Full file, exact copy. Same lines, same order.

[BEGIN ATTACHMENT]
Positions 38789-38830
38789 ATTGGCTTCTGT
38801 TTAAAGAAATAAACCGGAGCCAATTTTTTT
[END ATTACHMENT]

Positions 38789-38830
38789 ATTGGCTTCTGT
38801 TTAAAGAAATAAACCGGAGCCAATTTTTTT